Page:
Once you are feeling a felt-sense of your breathing, simply add the word “thank you” to each exhale and see what happens. 

At first maybe nothing happens, or maybe you start noticing your mind filling in the ending….

Maybe you say “thank you” and your mind shows you an image of your child laughing, or your dog panting looking up at you with a playful glint in their eye. 

Maybe you feel the protection of your home’s roof and walls keeping you dry as the rain patters on the windowsill. 

Or maybe it’s simply a felt sense of gratitude for 5 minutes of peaceful breathing in the midst of a busy day. 


Remember the goldfish analogy

When put in a small bowl, goldfish stay small, growing to about 2-3 inches at best. 

However, when a goldfish is put in the right conditions they will grow to a much larger size. Given plenty of tank or pond space, good water quality, warm temperature and access to quality food, goldfish can grow up to 18 inches – almost 6 times their average size in a bowl. 

As humans we are much the same. If we operate in a secure environment 100% of the time, without risk or competition, we will evolve as much as a little goldfish. 

Just like a goldfish leaving the security of that fish bowl and venturing into a larger pond, being given a challenge can be a chance for us to expand. 

When we’re in the middle of chaos, change, and challenges in our lives, it can be tempting to return to that little bowl we were swimming and and avoid the challenges that will help us expand. Sometimes that looks like avoidance, criticism or anger. When we choose to respond to that opportunity with gratitude it can be the bravery that allows us to grow.

The key to practicing mindful gratitude is to keep in mind all of the things you are grateful for, all the challenges that have made you who you are, even when all you can see are the things you wish were different.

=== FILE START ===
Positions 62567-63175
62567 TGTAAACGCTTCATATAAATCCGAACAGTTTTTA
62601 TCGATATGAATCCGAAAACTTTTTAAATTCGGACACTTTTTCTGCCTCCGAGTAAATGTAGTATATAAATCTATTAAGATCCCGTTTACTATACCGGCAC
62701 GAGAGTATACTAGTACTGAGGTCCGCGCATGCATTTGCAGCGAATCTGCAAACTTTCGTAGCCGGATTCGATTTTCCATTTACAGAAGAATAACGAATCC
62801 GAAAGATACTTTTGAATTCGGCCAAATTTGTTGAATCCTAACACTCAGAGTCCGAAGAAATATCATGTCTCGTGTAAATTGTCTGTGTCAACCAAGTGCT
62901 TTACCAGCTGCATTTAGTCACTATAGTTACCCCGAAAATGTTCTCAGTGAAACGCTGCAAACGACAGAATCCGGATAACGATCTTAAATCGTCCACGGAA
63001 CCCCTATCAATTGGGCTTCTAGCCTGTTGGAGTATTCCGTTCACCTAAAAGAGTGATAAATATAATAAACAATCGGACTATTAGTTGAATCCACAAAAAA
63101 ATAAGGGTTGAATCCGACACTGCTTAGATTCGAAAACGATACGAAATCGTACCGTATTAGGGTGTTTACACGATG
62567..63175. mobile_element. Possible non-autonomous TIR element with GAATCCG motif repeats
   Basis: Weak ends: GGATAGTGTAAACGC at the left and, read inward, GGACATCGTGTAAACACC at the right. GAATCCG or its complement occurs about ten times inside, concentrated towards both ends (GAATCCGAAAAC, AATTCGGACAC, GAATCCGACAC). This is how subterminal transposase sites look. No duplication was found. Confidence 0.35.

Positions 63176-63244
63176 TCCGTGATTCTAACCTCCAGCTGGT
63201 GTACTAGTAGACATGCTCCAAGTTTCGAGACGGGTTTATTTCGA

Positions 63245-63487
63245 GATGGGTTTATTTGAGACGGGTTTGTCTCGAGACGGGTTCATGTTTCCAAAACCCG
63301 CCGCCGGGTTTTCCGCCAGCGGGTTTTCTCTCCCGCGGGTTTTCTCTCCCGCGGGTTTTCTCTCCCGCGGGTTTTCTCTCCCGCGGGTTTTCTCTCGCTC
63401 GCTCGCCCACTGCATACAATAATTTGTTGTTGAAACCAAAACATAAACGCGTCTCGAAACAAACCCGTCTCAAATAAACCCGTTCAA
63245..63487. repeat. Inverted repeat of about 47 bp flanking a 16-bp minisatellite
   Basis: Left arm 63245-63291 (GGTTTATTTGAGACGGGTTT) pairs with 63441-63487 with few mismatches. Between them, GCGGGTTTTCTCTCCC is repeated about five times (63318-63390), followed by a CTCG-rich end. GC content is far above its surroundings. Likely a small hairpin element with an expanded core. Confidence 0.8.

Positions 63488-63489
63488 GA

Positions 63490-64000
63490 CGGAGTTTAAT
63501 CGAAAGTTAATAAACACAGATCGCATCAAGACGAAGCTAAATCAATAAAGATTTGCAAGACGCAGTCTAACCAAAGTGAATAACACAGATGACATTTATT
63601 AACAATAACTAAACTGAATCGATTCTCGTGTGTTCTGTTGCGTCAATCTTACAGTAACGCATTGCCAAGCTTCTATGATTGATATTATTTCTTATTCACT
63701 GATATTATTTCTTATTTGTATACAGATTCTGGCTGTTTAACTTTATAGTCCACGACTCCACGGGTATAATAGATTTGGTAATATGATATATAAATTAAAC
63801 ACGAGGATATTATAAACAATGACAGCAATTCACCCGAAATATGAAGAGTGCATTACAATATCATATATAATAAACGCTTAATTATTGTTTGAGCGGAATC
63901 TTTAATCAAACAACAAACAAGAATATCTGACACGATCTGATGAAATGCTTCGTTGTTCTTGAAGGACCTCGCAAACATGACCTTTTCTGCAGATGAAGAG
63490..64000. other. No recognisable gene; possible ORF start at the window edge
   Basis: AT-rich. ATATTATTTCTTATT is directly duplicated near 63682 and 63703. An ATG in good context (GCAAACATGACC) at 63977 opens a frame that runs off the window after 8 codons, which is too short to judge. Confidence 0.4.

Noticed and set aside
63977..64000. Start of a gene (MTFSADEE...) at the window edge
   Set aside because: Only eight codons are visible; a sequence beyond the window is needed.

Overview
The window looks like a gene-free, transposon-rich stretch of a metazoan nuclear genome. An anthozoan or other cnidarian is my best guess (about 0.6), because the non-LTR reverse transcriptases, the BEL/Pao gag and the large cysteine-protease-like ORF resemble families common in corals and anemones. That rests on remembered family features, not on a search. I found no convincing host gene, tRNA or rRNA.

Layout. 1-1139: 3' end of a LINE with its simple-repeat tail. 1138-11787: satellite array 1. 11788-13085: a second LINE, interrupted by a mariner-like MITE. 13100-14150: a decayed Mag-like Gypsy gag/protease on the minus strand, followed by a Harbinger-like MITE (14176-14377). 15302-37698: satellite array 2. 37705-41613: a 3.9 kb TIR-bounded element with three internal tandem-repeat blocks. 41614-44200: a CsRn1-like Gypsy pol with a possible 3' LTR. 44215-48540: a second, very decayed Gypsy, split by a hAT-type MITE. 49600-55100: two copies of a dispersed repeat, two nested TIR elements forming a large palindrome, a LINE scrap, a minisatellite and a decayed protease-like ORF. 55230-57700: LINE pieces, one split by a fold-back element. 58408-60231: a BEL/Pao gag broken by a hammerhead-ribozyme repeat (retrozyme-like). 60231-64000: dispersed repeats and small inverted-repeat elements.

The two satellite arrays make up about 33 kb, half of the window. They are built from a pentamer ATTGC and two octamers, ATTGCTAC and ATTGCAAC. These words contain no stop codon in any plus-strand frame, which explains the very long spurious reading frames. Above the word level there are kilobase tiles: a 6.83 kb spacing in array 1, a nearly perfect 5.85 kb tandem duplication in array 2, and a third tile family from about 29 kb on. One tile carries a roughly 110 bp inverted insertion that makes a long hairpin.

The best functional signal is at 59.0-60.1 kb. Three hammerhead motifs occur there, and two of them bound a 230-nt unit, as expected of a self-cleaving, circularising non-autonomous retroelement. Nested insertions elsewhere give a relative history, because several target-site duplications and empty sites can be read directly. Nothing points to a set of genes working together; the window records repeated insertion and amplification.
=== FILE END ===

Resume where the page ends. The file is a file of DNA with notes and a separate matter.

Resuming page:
This is all we might see when we have yet to see how these difficult experiences we are facing will change and mold not only our environment, but us as well. Pretty soon, as time passes, you’ll look up and realize you’re not only growing into a stronger, smarter, more self-compassionate person, but like in the goldfish analogy you’re in a new, bigger tank or pond with more room to grow. 

If we take on life’s challenges, explore new opportunities, put ourselves out there in relationships or engage with smart people – this is a bit like a goldfish going into a new environment. We naturally expand and live a more meaningful life. 

Mindful gratitude isn’t about creating a perfect life to override the difficulties. Instead, it’s about managing your response to an imperfect life and, in that way, releasing old patterns and mindsets that are no longer serving you. 

If you want to join a community to practice this with, check out our weekly Insight Hour and other free events in The SkillfulMeans Community, click here to learn more.


Heather Wise, MPH, Co-Founder of SkillfulMeans and certified holistic health coach

William Jackson, PsyD, Founder of SkillfulMeans and licensed clinical health psychologist